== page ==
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Electronics are a thief’s weapons

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By Capt. Jim Burton

I was told these stories that I want to share with you all about the remote keyless entry buttons common on most new cars. They broadcast a signal that can be intercepted and captured by today’s geeky criminals.

As the first story goes, the man says he locked his car with the remote. As he walked away he heard his door unlock. He went back and locked the car three different times; then he looked around and saw two guys sitting in a nearby car. When he looked directly at the men the car did not unlock again.

Another report describes a man who pulled into at a roadside park. He came back to his car less than 45 minutes later and found that someone had entered his car and stolen various items. He could find no obvious signs of forced entry to the car.

The police told him about a device that criminals are now using to clone your security code when you lock your car from outside with the remote. The device captures the signal from your remote and allows the criminal to open you car. They will sit in a parking lot and watch people using their remotes.

There is a way to prevent this; always lock your car manually when exiting. This prevents the remote code from being transmitted and captured by this cloning device.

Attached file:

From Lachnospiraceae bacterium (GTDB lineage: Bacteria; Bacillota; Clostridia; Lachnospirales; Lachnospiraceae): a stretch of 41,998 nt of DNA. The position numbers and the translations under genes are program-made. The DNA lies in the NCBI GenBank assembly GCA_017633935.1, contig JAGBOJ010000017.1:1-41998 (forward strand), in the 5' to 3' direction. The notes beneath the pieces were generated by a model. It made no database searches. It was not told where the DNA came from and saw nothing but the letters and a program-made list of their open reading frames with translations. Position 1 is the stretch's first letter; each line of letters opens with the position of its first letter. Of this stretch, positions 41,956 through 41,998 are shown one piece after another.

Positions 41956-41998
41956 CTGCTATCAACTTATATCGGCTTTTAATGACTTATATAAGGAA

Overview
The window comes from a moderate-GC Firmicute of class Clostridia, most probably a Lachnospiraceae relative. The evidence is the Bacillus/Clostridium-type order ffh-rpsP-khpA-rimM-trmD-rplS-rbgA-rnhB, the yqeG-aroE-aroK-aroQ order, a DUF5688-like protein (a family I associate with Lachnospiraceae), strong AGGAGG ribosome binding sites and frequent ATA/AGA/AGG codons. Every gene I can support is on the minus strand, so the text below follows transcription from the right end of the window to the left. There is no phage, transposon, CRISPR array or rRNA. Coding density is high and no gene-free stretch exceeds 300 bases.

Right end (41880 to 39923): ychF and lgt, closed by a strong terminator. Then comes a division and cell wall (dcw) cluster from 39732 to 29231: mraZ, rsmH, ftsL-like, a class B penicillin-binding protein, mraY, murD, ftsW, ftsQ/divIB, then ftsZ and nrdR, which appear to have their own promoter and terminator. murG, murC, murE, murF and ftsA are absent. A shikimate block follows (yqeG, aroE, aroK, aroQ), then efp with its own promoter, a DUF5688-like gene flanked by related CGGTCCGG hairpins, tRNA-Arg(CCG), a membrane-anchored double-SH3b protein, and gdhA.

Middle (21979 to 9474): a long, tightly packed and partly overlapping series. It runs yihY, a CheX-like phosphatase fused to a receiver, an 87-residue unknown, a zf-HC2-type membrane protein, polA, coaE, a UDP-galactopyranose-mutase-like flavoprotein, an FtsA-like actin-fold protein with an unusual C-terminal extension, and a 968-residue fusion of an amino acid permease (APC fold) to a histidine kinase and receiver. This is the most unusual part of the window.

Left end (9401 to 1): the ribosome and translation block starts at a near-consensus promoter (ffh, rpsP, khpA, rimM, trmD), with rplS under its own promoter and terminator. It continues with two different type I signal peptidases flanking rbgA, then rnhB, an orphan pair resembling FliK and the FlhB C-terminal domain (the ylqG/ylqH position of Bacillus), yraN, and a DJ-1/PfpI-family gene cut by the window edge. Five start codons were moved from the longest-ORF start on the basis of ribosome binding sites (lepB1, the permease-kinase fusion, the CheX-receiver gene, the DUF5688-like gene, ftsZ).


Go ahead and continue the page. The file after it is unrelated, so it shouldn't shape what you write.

‘Skimmers’

Another way some criminals are using electronics to steal is a “skimmer.” When you hand your credit card to the waitperson at a restaurant, for them to take to the register, the card can be swiped through this small device that is easily concealed in an apron or pocket and it copies your personal information that can be used to access you accounts.

The best way to prevent this is to carry your credit or bank card to the register yourself, and watch the cashier swipe the card. Never lose sight of your card when using it for a transaction.

As you can see, criminals are constantly looking for new ways to commit crimes. Always be aware and cautious, and lock your cars and homes to keep yourself from becoming a victim.

Capt. Jim Burton is the commander of the Sheriff’s Southwest District office, 9048 S. W. Hwy. 200. For more information, call 402-6060.